Wednesday, May 26, 2010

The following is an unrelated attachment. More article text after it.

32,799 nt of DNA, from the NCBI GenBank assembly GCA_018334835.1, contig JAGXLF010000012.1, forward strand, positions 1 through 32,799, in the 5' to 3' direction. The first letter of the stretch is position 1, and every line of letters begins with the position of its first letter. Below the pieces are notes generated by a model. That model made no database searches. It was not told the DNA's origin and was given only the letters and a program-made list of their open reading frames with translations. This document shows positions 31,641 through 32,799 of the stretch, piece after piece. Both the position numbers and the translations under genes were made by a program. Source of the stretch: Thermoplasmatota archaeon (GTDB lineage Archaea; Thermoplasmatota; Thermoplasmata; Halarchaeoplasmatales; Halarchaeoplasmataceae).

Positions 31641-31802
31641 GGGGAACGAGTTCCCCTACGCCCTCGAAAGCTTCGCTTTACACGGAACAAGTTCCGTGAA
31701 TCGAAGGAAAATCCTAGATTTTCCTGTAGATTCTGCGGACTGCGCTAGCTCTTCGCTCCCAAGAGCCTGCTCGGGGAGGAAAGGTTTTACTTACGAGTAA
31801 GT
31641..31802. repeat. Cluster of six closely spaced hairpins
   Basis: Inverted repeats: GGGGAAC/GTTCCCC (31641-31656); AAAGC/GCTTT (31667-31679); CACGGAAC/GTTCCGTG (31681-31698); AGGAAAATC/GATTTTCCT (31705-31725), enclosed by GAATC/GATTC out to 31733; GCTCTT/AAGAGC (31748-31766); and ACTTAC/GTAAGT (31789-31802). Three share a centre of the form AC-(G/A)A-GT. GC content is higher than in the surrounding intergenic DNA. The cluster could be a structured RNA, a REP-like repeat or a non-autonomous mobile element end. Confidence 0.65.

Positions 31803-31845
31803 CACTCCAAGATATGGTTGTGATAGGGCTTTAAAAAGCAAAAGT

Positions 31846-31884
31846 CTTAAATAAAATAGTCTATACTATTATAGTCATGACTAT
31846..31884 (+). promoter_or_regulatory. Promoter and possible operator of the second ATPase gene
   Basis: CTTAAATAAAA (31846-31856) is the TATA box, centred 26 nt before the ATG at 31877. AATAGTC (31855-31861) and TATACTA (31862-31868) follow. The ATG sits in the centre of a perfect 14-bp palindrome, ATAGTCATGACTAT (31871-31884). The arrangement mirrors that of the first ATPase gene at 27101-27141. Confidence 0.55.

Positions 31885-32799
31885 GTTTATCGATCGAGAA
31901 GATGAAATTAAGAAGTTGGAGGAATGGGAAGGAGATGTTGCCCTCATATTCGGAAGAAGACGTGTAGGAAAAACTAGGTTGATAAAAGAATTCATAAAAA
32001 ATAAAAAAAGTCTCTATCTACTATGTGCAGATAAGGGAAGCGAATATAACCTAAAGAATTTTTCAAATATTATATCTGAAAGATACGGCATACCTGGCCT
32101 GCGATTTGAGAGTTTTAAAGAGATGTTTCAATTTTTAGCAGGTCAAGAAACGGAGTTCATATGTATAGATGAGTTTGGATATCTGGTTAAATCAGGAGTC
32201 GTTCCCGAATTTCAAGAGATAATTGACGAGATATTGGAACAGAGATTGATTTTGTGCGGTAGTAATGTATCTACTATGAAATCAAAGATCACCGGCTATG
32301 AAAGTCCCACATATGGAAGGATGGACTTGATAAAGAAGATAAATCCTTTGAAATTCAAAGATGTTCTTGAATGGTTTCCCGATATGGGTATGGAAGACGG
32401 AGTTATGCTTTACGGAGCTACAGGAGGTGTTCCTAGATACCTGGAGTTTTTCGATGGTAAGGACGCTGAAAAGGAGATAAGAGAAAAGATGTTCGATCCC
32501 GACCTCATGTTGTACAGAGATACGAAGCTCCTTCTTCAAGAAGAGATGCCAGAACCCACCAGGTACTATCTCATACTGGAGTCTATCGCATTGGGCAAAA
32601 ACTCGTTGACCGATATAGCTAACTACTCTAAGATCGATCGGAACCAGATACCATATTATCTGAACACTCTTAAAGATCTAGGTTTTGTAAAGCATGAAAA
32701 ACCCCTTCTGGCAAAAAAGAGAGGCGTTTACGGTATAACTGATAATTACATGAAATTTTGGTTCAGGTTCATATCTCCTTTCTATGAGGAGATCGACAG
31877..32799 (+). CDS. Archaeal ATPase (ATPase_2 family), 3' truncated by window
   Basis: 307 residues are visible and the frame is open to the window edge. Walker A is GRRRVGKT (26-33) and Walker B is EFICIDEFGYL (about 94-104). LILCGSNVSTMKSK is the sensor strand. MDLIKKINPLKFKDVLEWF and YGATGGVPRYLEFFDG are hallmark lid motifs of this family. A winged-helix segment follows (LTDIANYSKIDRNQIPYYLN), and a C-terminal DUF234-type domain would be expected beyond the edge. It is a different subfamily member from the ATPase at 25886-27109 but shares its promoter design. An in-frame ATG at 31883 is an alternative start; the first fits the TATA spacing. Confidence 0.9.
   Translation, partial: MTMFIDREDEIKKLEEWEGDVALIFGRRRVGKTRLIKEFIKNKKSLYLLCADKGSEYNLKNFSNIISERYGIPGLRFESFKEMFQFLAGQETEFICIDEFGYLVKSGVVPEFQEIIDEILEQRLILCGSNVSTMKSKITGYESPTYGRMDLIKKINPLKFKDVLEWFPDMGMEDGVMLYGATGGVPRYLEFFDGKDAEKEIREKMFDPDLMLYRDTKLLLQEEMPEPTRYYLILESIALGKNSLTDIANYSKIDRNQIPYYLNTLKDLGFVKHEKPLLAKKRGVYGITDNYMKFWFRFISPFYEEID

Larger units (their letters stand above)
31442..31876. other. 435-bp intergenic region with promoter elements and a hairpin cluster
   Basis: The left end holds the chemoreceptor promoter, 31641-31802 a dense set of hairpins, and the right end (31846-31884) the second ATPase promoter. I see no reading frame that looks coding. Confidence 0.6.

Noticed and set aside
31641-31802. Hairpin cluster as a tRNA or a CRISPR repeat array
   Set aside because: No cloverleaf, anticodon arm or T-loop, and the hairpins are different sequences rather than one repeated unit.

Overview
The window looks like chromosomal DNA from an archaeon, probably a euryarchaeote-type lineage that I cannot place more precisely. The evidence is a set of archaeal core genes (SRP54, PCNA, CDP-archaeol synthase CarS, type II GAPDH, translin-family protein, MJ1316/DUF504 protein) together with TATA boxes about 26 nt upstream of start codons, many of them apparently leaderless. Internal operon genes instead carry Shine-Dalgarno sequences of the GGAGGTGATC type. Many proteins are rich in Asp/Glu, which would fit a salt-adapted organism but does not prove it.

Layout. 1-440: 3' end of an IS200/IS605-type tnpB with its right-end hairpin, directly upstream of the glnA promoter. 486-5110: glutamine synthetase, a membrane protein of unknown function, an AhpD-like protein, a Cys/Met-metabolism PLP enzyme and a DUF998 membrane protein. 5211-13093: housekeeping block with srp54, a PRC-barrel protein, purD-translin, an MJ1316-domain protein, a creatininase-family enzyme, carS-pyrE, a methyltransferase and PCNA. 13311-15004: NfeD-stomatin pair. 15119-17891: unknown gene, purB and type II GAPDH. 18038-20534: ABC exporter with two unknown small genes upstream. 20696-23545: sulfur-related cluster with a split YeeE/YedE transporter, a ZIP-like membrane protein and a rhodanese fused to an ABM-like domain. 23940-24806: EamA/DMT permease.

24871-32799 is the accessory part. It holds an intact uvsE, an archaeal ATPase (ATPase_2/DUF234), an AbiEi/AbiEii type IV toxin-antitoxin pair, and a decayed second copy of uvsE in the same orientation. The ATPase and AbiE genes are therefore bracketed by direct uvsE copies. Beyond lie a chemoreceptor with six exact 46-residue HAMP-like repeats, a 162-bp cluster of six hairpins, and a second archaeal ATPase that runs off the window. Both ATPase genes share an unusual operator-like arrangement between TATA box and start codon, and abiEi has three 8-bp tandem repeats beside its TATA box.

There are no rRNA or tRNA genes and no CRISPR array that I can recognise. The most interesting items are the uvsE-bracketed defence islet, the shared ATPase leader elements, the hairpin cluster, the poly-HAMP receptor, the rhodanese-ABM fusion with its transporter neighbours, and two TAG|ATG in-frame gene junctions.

The Cold War developed after World War II and lasted until 1992 when Russian President Boris Yeltsin and United States President George H. W. Bush declared that their countries did not regard each other as potential enemies. The Cold War was an intense rivalry between groups of Communist and non-Communist nations. The Communist group consisted of the Union of Soviet Socialist Republics (U.S.S.R.) and its Communist allies. This group was often referred to as the Eastern bloc. The other group consisted of the United States and its democratic allies, usually referred to as the Western bloc. It was called the Cold War because there was no actual fighting on a wide scale. The Cold War was characterized by mutual distrust, suspicion and misunderstandings by both sides. There were numerous times that people thought World War III was likely to start. The United States accused the U.S.S.R. of trying to expand Communism worldwide. The Soviets accused the United States of practicing imperialism and with attempting to stop revolutions in other countries. When John F. Kennedy became President in January 1961, Cold War tensions were high - in Europe and Asia as well as in Cuba. The Fidel Castro government of Cuba became openly Communist in 1960. Castro condemned the United States and began to receive military aid from Communist countries. Millions of dollars' worth of American property was seized by Castro's government. Diplomatic relations between the United States and Cuba ended in January 1961. Anti-Castro Cubans, sponsored by the United States, tried to invade Cuba at the Bay of Pigs in April 1961. The invasion was not successful. It strengthened Castro's control of Cuba and embarrassed the United States. Kennedy met Nikita S. Khrushchev, the Soviet Party chief, in Vienna, Austria, in June 1961. The two leaders failed to reach an agreement about ending military occupation in Berlin. In July 1961 the U.S.S.R. increased military spending and cancelled cuts in its armed forces. Increasing numbers of East Germans were fleeing to West Germany. The East German Communists began building a wall of cement and barbed wire between East and West Berlin on August 13, 1964. The United States sent troops to West Berlin by highway. United States tanks were used to enter East Berlin without showing papers to Communist border guards to enforce Western rights to the city. Some East Germans escaped to West Berlin after the wall was built, but many died in the attempt. The Berlin Wall remained until the time of Ronald Reagan. The U.S.S.R. secretly installed missiles and missile bases in Cuba, about 90 miles from Florida, and the United States learned about it in October 1962. President Kennedy demanded that the U.S.S.R. remove them. He ordered a naval "quarantine" of Cuba. The U.S.S.R. offered to remove the missiles if the United States would dismantle its military bases in Turkey. The United States refused, and after a week of extreme tension Khrushchev agreed to remove the missiles. Some how the world managed to avoid World War III through a period of about 40 years of the Cold War. I remember the tension of this period of time. We were always wondering if we were going to have a nuclear bomb dropped on our nation. Facts for this post came from an article by Burton I. Kaufman in Burton I. Kaufman, World Book EncyclopediaVol. 4, pp 762-771.
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